4) the brain. Detailed scientific information was gleaned from each of
That information was then fed into a computer-based
coding system for analysis. In addition to the CAT scan information, a
detailed autopsy was performed on the
fatally injured group. An
review was also performed on the brain of
When analyzed, our results showed that motorcyclists with broken facial
bones usually had been wearing helmets
that gave little or no facial
protection. Furthermore, they had
little on the way of brain injury.
In contrast, those motorcyclists killed outright often had no facial injury, even if they suffered an impact to the front of the helmet. They did, however, have skull
base fractures and fatal brain injuries. Apparently, the blow to the chin bar had been transmitted to the chin strap, increasing its tightness sufficiently to drive the lower
jaw upward into the base of the skull. The upward force into the skull
base, then, may have caused the fracturing and subsequent brain damage.
The brain damage was concentrated at the critical brain stem region
where the spinal cord effectively "plugs into" the base of the brain. Damage in that region is usually instantly fatal.
How Helmets Can Kill:
1. Impact to the lower face bar is transmitted via the jaw to the skull.
2. The chin strap forces the jawbone upward. The brain stem is
3. The Helmet Rotates. This pattern of death emerged after four years
Were our findings only present by chance in the sample of motorcyclists
we studied? To find out, we performed a second study of 988 brains from
autopsies performed on road accident victims. These 988 included 36
cases of unequivocal brain stem injury. The proportion of motorcyclists
in that series was double the expected figure, and of the 15
motorcyclists, 13 were known
to have been wearing helmets at impact and 11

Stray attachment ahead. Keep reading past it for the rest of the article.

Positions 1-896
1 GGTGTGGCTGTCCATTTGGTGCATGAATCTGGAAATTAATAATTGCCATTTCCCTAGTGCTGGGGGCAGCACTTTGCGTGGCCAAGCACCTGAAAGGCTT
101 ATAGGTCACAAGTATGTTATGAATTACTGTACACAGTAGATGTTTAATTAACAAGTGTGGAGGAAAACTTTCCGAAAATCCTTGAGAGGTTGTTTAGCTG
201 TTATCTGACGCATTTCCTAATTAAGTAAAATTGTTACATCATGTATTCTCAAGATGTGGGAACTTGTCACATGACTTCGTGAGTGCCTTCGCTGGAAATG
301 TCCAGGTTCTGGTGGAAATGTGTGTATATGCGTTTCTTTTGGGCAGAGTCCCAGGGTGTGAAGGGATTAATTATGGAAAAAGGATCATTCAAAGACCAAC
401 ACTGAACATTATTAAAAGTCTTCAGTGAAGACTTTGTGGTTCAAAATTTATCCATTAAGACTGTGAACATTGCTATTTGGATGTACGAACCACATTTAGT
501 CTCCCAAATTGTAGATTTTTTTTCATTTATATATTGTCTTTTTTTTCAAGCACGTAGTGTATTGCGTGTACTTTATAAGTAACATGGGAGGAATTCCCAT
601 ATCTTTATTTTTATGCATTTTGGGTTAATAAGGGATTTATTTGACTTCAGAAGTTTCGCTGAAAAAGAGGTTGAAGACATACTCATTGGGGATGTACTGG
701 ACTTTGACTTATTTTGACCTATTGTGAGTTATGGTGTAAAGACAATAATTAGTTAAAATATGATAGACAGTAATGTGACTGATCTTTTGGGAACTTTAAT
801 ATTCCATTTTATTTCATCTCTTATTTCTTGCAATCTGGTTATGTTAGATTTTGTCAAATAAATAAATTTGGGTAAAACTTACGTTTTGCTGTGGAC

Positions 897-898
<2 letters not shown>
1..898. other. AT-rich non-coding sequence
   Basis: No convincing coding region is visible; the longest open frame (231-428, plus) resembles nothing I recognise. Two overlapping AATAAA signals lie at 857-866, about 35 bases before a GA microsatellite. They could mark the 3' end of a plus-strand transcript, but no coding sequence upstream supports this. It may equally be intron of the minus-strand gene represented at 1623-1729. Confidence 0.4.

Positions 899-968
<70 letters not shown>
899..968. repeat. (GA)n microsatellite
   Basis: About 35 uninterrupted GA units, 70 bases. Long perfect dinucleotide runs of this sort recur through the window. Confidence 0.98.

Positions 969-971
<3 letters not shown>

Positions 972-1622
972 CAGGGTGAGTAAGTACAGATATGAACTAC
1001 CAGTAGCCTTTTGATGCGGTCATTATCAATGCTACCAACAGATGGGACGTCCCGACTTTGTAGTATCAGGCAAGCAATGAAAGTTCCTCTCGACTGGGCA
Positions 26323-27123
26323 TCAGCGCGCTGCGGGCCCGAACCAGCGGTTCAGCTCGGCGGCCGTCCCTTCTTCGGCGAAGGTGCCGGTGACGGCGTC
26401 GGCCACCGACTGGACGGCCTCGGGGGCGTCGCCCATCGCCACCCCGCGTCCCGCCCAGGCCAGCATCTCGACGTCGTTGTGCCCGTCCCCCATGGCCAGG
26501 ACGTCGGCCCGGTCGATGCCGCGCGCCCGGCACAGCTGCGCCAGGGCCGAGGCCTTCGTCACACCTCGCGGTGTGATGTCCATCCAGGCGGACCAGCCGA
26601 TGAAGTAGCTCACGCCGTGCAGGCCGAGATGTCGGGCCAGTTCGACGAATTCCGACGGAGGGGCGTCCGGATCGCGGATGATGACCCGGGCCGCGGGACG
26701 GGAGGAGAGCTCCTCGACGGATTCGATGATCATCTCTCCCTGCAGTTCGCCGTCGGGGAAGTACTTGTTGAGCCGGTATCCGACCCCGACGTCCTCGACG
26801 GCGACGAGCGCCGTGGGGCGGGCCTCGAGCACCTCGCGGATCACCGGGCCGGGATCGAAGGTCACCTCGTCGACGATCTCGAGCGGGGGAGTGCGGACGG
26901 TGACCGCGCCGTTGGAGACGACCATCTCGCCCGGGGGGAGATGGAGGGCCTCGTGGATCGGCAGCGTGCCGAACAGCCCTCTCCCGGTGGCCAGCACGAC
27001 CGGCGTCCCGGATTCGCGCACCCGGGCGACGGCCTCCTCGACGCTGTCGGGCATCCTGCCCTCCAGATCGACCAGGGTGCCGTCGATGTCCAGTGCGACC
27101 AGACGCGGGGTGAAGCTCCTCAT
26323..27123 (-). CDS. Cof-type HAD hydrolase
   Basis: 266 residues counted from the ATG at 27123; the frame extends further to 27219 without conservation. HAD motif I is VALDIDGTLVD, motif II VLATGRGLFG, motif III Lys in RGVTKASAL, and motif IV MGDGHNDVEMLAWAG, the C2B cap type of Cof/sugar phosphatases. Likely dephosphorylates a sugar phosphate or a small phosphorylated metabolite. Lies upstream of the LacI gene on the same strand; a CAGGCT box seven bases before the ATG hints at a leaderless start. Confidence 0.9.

wearing full-face helmets. Furthermore, the principal
impact point was the chin bar in one of the bikers.
These findings strengthened the possibility that a blow to a rigid chin
bar could be transferred via the chin strap to the lower jaw and then to
the skull base, with fatal consequences to the fragile brain stem. If this were so, then how could it be prevented? In collaboration with
engineering scientists and computer-aided-design (CAD) experts, we
series of solutions. Essentially, they involved the
incorporation of an energy absorber into the chin bar of a full-face
helmet. This would reduce the impact energy transmitted to the brain stem and, hopefully, transfer a potentially fatal impact victim into the
survivable range. The wheels of change in altering safety designs move
excruciatingly slow, the the full-face helmet with a soft, pliable chin
bar extension ma8y be a suitable alternative.
Let's face it: A motorcyclist's helmet should be worthy of the head upon
which it rests.
Rodney D. Cooter, M.D.
( Dr. Rodney Cooter is currently the Staff Grader in Plastic Surgery at
St. James University Hospital, Leeds, United Kingdom. He trained for
five years at the Weapon's Research Establishment in South Australia
before completing a four-year training in engineering draftsmanship with Telecom Australia. He studied medicine at the University of Adelaide
for six years before commencing surgical training. During his surgical
training with the Australian Craniofacial Unit, developed an interest in the engineering aspects of injury to the head and face. In his doctoral
thesis-Craniofacial Fracture Patterns-he examined the effects of helmets on injury patterns. This article follows that intensive study. )